Are you a big fan of beef dishes? If so, kibe could be your next favorite snack. You might’ve encountered this dish in a Brazilian BBQ party or a Brazilian steakhouse.
Below, we have a quick history on kibe and then a simple deep-fry recipe for it.
1. A Brief History of Kibe
Although kibe has a long history with Brazilian cuisine, it roots all the way from the Middle East. It’s a popular Levantine dish that uses lamb meat by tradition.
You can find kibe in countries like Jordan, Syria, Palestine, and Lebanon. You can even find it popular in countries like Egypt, Armenia, Cyprus, and Turkey.
Kibe reached Latin American countries during the late 19th and early 20th century. It was a time when a significant number of Levantine immigrants came to Brazil. It’s also popular in the Yucatan peninsula and Caribbean coastline of Colombia.
Other spelling variations of the dish include kibbeh and quibe among many others. Kibe means ball, having gotten derived from classical Arabic “kubbah”. The words receita de kibe or receita de quibe both mean kibe recipe.
Now, Brazilian-style steakhouses have reached American soil. The category for Brazilian steakhouses has grown and gathered more chain concepts like Texas de Brazil and Fogo de Chao. Even to Americans, these delicious beef croquettes are one of the popular dishes in many of these steakhouses.
2. Types of Kibe
It’s a fact that Brazilians love meat. Thus, it’s no surprise that Brazil is the world’s largest meat exporter. In 2017, Brazil imported over 7000 metric tons of fresh beef to the US.
One of the crucial ingredients of kibe is meat. Although the traditional Levantine recipe uses lamb meat, the Brazilian version uses beef. The cooking styles for kibe vary from baked to raw.
Kibe cru is the name of kibe eaten raw. Kibe assado is the name for baked kibe. Below, we’ll share the deep-fried recipe for kibe.
3. Kibe Recipe
The first step is to gather the ingredients for kibe, which include the following:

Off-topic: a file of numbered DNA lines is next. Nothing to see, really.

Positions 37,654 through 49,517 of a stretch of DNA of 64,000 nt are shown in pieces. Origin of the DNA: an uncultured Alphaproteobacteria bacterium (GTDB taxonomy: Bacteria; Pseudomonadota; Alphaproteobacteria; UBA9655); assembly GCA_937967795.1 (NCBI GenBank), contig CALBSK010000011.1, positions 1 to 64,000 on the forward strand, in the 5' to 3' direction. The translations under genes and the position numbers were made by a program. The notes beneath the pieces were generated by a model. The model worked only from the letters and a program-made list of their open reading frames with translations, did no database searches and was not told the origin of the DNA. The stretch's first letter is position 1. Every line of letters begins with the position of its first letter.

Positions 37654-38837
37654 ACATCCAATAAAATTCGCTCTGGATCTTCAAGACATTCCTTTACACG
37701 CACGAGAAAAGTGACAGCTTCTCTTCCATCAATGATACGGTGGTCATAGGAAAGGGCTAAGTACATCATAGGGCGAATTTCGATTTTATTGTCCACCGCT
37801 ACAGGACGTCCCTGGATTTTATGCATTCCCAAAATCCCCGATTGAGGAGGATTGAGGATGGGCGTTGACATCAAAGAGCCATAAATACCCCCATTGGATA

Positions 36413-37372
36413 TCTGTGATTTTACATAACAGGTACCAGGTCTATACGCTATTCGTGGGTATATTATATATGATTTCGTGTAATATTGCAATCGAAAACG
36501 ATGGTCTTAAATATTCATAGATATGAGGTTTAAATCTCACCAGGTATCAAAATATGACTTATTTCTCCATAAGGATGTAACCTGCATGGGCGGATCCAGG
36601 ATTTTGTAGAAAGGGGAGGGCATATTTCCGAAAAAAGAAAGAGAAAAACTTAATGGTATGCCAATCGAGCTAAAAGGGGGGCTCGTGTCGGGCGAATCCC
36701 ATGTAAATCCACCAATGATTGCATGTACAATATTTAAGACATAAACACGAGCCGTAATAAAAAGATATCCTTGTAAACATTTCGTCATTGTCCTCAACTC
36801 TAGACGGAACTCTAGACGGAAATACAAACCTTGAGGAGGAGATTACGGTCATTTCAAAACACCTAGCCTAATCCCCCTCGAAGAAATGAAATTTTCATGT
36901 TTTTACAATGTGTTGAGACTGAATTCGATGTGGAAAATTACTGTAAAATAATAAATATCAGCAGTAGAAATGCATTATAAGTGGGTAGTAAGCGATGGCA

- 1 cup of bulgur wheat
- 1 1/2 cups of beef broth
- 2 tablespoons olive oil
- 1 large chopped onion, divided
- 2 cloves minced garlic
- 1/2 teaspoon cinnamon
- 1/4 teaspoon nutmeg
- 2 pounds ground beef
- 1/3 cup of chopped parsley
- 1/2 teaspoon salt (or to taste)
- 1/4 teaspoon black pepper (or to taste)
- 1/2 cup of packed mint leaves
- 1-quart vegetable oil for frying (or more as needed)
- Garnish: lime wedges + tahini sauce
After you gather your ingredients, take a small pot to bring the beef broth to boil with. Remove it from heat after it boils and pour the bulgur wheat over. Let the bulgur wheat rest for 30 minutes.
For the filling, sauté the garlic, cinnamon, nutmeg, and half of the onions. Add 1/3 of the ground beef when the onions are soft and fragrant. Add parsley and season with salt and pepper to taste.
Go back to your bulgur wheat and drain it in a colander. Put the wheat in a processor with the remaining ground beef, onions, and mint leaves. Add a 3/4 teaspoon of salt and sprinkle with ground black pepper.
Process the mixture until it’s smooth like dough. Chill both uncooked and cooked beef mixture for several hours. Start shaping the uncooked beef in golf ball-sized balls.
Press the ball flat in your palm and place 1 tbsp. of the cooked beef mixture in the middle. Close the dough around the filling. Seal the football-like ovals well and deep fry until very dark brown and crispy.
Drain on paper towels. Serve your kibe warm. Don’t forget the lime wedges and tahini sauce for dipping.
Learn Even More About Brazilian Foods!
That’s it for our guide on the delicious Brazilian beef croquettes called kibe.
Did you enjoy this recipe or find it helpful? Check out our other lists, like this one detailing 19 of the best Brazilian foods you have to try out now! Or 11 Brazilian Desserts You’ve Never Heard of-and Won’t Ever Forget.
Our blog is all about sharing our love of Latin American foods & drinks. We will bring you articles and recipes of the very best Latin American & Spanish cuisine. Amigofoods was founded in 2003 and is the largest online grocery store offering a wide variety of hard to find freshly imported foods & drinks from all over Latin America and Spain.